Plan for group homes in county goes forward But residents, officials oppose proposal for housing mentally ill

October 28, 1997|By Suzanne Loudermilk | Suzanne Loudermilk,SUN STAFF

Despite protests by community residents and elected officials, a Sheppard Pratt subsidiary is moving forward with plans to open two homes for the mentally ill in Loch Raven Village near Towson and another in a townhouse development in Cockeysville.

With a new $764,000 federal grant, Dulaney Station, a subsidiary of Sheppard Pratt and Enoch Pratt Foundation, can purchase and operate the homes, two of which are within blocks of one another.

The proximity of the Loch Raven Village rowhouses -- in the 8100 block of Clyde Bank Road and 8100 block of Glen Gary Road -- has raised concerns among neighbors and officials, including Rep. Benjamin L. Cardin, a 3rd District Democrat, and Rep. Robert L. Ehrlich Jr., a 2nd District Republican.

"We're very disappointed," Karl Aumann, Ehrlich's chief administrator, said yesterday. "It doesn't appear to be a good use of taxpayers' funds."

Area residents also have expressed concern that the clients -- three in each house -- would be unsupervised.

"Is that good for the people who live in the homes as well as the neighbors?" Aumann asked.

Dulaney Station officials say the homes will be visited at least once a week, and residents will have a 24-hour telephone number to call with concerns.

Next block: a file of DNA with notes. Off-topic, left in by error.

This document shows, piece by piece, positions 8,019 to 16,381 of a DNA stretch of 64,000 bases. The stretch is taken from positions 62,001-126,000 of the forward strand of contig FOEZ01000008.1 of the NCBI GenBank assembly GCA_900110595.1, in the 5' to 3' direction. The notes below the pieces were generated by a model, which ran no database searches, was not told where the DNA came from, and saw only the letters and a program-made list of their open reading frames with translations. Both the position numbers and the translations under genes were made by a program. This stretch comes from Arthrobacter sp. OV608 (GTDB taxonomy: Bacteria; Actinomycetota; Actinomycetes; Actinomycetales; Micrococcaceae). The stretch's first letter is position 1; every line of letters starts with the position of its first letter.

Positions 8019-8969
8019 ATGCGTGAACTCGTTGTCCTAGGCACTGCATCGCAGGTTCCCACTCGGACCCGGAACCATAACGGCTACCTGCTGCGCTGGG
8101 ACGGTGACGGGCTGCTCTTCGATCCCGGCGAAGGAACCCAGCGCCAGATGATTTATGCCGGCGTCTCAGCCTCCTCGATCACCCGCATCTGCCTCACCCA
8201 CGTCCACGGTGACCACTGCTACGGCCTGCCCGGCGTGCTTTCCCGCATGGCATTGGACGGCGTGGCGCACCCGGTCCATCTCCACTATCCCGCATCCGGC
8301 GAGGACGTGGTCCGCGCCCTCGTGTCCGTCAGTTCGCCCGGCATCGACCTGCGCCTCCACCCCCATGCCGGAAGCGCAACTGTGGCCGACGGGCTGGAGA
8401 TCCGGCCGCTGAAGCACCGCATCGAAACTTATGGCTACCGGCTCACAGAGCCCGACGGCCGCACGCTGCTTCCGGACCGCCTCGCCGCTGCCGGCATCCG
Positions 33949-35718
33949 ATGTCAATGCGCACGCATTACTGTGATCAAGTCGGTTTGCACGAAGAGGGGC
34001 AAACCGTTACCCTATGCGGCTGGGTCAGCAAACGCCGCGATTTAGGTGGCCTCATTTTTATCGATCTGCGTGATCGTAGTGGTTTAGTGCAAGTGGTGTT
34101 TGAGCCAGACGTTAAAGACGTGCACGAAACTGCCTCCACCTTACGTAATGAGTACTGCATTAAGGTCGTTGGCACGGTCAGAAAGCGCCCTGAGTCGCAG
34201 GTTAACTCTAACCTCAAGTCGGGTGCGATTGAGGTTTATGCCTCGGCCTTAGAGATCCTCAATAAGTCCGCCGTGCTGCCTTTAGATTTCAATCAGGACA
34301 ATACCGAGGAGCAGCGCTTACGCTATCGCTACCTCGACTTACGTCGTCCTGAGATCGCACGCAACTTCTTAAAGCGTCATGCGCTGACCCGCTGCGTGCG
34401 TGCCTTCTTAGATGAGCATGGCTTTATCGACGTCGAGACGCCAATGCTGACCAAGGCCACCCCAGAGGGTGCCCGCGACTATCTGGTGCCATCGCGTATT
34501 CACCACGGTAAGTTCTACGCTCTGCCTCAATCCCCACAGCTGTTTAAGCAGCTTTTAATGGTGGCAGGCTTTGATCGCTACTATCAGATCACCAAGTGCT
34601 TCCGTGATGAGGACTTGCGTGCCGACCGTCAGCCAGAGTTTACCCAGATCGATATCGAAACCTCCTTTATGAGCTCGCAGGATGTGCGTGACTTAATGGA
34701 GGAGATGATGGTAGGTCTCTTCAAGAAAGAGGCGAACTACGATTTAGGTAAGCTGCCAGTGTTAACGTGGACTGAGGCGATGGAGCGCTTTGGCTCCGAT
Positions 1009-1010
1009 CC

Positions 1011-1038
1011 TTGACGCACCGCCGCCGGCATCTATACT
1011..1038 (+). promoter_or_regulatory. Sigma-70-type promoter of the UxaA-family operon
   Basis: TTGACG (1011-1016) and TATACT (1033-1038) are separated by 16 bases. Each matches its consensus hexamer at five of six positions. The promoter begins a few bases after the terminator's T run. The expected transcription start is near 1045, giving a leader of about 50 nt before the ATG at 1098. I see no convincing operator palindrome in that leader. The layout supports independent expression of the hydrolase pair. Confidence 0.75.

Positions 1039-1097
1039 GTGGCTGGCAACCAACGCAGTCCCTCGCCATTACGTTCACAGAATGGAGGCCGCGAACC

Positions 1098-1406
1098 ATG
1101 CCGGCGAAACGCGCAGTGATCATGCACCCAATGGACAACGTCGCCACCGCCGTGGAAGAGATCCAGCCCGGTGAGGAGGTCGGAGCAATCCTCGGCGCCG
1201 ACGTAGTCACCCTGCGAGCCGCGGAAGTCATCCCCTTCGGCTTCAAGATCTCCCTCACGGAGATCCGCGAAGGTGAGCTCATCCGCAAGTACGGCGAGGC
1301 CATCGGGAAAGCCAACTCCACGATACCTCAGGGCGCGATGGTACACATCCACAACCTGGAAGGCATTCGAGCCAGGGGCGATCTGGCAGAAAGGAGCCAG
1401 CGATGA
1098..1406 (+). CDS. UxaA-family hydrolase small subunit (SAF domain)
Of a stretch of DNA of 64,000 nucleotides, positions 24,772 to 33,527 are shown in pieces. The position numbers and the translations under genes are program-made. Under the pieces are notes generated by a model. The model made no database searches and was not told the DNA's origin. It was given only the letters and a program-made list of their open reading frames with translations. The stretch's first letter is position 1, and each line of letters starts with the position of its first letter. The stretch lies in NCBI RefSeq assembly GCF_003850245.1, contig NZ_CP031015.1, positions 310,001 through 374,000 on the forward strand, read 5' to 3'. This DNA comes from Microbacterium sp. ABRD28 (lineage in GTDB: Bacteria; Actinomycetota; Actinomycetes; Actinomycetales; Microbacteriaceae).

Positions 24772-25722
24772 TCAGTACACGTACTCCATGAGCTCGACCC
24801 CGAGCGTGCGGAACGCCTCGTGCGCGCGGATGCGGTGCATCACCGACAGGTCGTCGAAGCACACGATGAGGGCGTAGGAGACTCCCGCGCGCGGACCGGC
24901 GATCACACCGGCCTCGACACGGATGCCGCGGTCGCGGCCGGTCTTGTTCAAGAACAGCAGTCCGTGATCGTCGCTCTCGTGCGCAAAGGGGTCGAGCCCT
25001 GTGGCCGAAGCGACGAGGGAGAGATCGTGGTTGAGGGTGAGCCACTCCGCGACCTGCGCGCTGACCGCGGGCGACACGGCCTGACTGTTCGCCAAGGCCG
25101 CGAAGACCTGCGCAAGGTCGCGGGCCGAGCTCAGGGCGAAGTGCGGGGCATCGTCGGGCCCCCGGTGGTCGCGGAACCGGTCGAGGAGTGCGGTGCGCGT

Dulaney Station also plans to include neighbors on an advisory board and to offer tours of sites it operates, said Bonnie Katz, director of marketing and public information for Sheppard Pratt Health System in Towson.

"We want neighbors to feel more comfortable with what Dulaney Station does," Katz said.

Dulaney Station provides residential services to 70 clients, all county residents, in six homes and 15 apartments. It has a waiting list of about a dozen people, Katz said.

Jim Kelly, a spokesman for the U.S. Department of Housing and Urban Development, said Dulaney Station was awarded the grant for "most importantly, its record of service."

Katz said the recently awarded HUD money would be used to purchase the homes, for home improvements, operating costs and rental assistance for clients for five years.

Most neighbors learned of the HUD decision yesterday.

Lily Raines, who lives on Clyde Bank Road, said, "I'm disappointed. We'll see if Dulaney Station does all the great things it says it will do."

In Cockeysville, residents of 120-home Carlton Square off Cranbrook Road also are wary of the planned group home in the 300 block of Ringold Valley Circle. With only two parking spaces assigned for each house, they're worried about crowding, especially if Dulaney Station buys another home in the neighborhood.

"I anticipate they're going to be a good neighbor," said Mike Crosby, who has lived in the community for 12 years. "But I question the way they're doing this."

Pub Date: 10/28/97

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